To mark 400 years since Shakespeare's death, Countryfile travels the length and breadth of the country in search of the landscapes that inspired his works.
To mark the 400 years since Shakespeare's death, Countryfile travels the length and breadth of the country in search of the landscapes that inspired Shakespeare in his greatest works.
Ellie Harrison is in Warwickshire, rediscovering the ancient Forest of Arden and looking at Shakespeare's intimate knowledge of plants. Meanwhile, Matt Baker visits the Clydach Gorge, a magical hidden valley on the edge of the Brecon Beacons National Park, where local legend says Shakespeare wrote A Midsummer Night's Dream.
Also in the programme, John Craven is joined by Dame Judi Dench, one of Britain's best-loved Shakespearian actors. Together, they follow in the footsteps of Shakespeare and his players to Fordwich in Kent, where they performed for the town in 1605.
Joe Crowley visits the Minack Theatre in Cornwall to see how Shakespeare has had a dramatic effect on our landscape. And Adam looks at Shakespeare's relationship with the lucrative wool trade and takes sheep back to the centre of Stratford-upon-Avon for the first time in over a century.
In the Footsteps of William Shakespeare
Throughout his career William Shakespeare was part of The King's Men acting troupe and toured the length and breadth of the country under the patronage of James I. In this special show, John Craven teams up with a modern day Shakespearean actor, the one and only Dame Judi Dench. Together they make their way to Kent to meet Dr Siobhan Keenan who takes them on a journey which they hope will lead them to the very spot where Shakespeare is thought to have taken to the stage himself.
The Lost Forest of Arden
Ellie Harrison tracks down one of Warwickshire’s forgotten landscapes, the now lost, ancient Forest of Arden. While on her travels, Ellie meets Professor Stanley Wells who explains how much the forest would have meant to Shakespeare and the inspiration he would have taken from it. Steven Falk shows Ellie how the forest could have looked like at the time of the bard and takes her to one of its last remaining landmarks. It not just threes though, author Jackie Bennett explains the importance and meaning of the flowers and herbs highlighted throughout his works.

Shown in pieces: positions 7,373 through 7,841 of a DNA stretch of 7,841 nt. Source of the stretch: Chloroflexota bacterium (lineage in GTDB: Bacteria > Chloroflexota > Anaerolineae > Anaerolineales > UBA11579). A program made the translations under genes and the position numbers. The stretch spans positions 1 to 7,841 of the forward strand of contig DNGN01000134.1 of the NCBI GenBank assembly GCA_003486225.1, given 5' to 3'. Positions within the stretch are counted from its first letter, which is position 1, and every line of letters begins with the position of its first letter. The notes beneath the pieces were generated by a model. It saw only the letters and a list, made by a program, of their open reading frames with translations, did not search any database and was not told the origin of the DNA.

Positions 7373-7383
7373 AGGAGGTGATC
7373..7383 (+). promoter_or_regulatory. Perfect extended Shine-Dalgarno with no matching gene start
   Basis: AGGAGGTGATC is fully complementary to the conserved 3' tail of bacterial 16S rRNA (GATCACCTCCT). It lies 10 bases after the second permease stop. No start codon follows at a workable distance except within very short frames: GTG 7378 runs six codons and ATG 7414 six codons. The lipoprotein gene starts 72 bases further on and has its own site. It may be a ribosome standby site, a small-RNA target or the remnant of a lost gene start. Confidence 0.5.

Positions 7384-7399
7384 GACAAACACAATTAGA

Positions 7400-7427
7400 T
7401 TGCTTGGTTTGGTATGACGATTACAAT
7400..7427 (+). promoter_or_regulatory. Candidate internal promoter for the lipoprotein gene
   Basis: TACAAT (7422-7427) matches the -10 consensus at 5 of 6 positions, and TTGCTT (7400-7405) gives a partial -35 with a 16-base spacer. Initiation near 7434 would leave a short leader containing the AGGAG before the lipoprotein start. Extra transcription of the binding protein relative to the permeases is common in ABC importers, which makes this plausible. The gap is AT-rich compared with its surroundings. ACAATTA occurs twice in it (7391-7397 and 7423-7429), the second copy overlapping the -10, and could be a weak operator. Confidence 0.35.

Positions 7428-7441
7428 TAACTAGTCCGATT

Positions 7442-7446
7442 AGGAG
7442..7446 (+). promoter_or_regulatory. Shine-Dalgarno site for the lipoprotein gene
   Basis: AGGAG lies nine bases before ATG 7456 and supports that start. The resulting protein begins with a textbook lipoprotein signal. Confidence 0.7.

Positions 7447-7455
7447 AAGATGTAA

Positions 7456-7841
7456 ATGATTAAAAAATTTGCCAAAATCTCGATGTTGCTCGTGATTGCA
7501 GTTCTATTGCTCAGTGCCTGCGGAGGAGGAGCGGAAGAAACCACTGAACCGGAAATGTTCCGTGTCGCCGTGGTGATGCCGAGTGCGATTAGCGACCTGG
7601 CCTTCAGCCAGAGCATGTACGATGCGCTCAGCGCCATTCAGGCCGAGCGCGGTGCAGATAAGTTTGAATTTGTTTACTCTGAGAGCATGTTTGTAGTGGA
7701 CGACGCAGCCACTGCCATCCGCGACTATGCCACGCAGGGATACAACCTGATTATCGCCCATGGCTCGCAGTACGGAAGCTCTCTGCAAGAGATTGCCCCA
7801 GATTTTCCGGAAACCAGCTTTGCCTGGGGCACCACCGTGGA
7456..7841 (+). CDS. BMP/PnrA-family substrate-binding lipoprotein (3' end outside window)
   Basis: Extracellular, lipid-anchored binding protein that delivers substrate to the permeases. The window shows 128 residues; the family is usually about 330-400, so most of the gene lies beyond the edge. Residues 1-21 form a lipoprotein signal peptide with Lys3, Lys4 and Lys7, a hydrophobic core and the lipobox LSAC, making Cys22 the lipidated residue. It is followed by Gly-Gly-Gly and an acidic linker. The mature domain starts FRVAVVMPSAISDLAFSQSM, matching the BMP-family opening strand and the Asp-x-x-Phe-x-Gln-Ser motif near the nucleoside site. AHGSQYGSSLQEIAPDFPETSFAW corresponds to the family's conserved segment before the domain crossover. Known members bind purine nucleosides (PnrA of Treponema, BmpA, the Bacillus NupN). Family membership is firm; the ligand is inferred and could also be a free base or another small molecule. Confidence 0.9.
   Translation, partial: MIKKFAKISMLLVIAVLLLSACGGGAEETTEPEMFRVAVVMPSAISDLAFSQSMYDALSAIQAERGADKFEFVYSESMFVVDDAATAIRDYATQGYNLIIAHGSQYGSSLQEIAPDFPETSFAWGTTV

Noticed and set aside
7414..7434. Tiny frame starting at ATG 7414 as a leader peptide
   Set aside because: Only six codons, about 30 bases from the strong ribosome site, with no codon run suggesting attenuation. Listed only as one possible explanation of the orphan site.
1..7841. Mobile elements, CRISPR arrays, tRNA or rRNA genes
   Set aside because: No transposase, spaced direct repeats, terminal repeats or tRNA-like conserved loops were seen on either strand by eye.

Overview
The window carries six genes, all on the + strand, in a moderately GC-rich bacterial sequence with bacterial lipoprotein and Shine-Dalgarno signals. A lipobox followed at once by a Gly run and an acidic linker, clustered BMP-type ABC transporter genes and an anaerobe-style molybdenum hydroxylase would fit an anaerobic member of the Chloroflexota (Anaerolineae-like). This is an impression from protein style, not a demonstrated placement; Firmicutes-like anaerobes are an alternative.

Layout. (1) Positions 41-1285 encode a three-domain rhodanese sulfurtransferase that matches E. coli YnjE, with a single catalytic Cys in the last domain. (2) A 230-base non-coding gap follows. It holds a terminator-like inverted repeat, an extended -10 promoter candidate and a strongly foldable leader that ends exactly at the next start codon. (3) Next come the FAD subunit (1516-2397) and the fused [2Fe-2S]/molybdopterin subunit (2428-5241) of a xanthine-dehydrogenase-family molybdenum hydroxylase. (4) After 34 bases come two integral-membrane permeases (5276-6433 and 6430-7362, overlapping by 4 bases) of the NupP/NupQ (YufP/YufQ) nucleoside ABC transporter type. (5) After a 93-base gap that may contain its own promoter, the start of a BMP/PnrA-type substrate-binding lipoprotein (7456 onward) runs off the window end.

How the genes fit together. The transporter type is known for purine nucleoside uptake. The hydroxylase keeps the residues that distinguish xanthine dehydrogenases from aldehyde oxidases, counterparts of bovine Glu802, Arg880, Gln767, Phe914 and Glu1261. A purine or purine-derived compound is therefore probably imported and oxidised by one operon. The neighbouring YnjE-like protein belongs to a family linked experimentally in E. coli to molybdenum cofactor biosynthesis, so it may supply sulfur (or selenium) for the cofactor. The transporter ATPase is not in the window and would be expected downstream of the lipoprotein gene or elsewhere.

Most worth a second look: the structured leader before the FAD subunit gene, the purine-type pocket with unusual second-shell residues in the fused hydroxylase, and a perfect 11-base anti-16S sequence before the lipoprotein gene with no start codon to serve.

A Midsummer Night’s Valley
Matt Baker delves into a hidden valley just outside Abergavenny to find the location that's thought to have inspired Shakespeare to write A Midsummer Night’s Dream. Matt is guided through the undergrowth of Cwm Pwca (Puck’s Valley) to Shakespeare's Cave by Jon Wohlgemuth and Dr Juliette Wood. Just watch out for those pesky fairies Matt!
The Minack Theatre
Situated on a rocky clifftop, overlooking the mighty Atlantic, the Minack Theatre has seen its fair share of Shakespearean plays since it was built by Rowena Cade in 1932. Joe Crowley explores the site and finds out what drove Rowena to build such a place with her own hands. Joe meets theatre manager Phil Jackson who has his own little bit of family history tied to the place. But it’s not just the theatre Joe has come to explore. Professor Peter Moore discusses the importance of the weather in Shakespeare’s work and how it would later inspire the building of one of the most dramatic looking theatres in the country.
The Real Macbeth with Bill Paterson
The real Macbeth
Adam Henson takes us to the heart of the Warwickshire countryside and with the help of writer and historian Phil Walling shines a light on one of the most important industries at the time of Shakespeare’s life, wool. Wool wasn’t just a small, cottage industry, many towns were built upon its wealth and that success brought with it many shady characters. One was incredibly close to William Shakespeare as former financier David Fallow explains to Adam. Adam celebrates the relationship between Shakespeare and the wool industry by taking ‘a small flock’ of Cotswold Sheep to the heart of Shakespeare’s world, Stratford-upon-Avon. What could possibly go wrong...?
They liked ale in the 16th Century, but not ale as we know it! The Bard of Barnsley Ian McMillan leads us through the merry tale of Shakespeare and his love of ale. Ian discovers the connections between Shakespeare’s family and ale. He then finds out how they would have originally brewed it with the help of Sharon Lippett at Mary Arden’s Farm. Ian then takes to the road to see how a local Warwickshire brewery brews the ale we know today and concludes his trip by testing his vintage 16th Century brew in a local pub. The final decision on whether it is any good is down to a Frenchman!
|Executive Producer||William Lyons|
|Series Producer||Joanna Brame|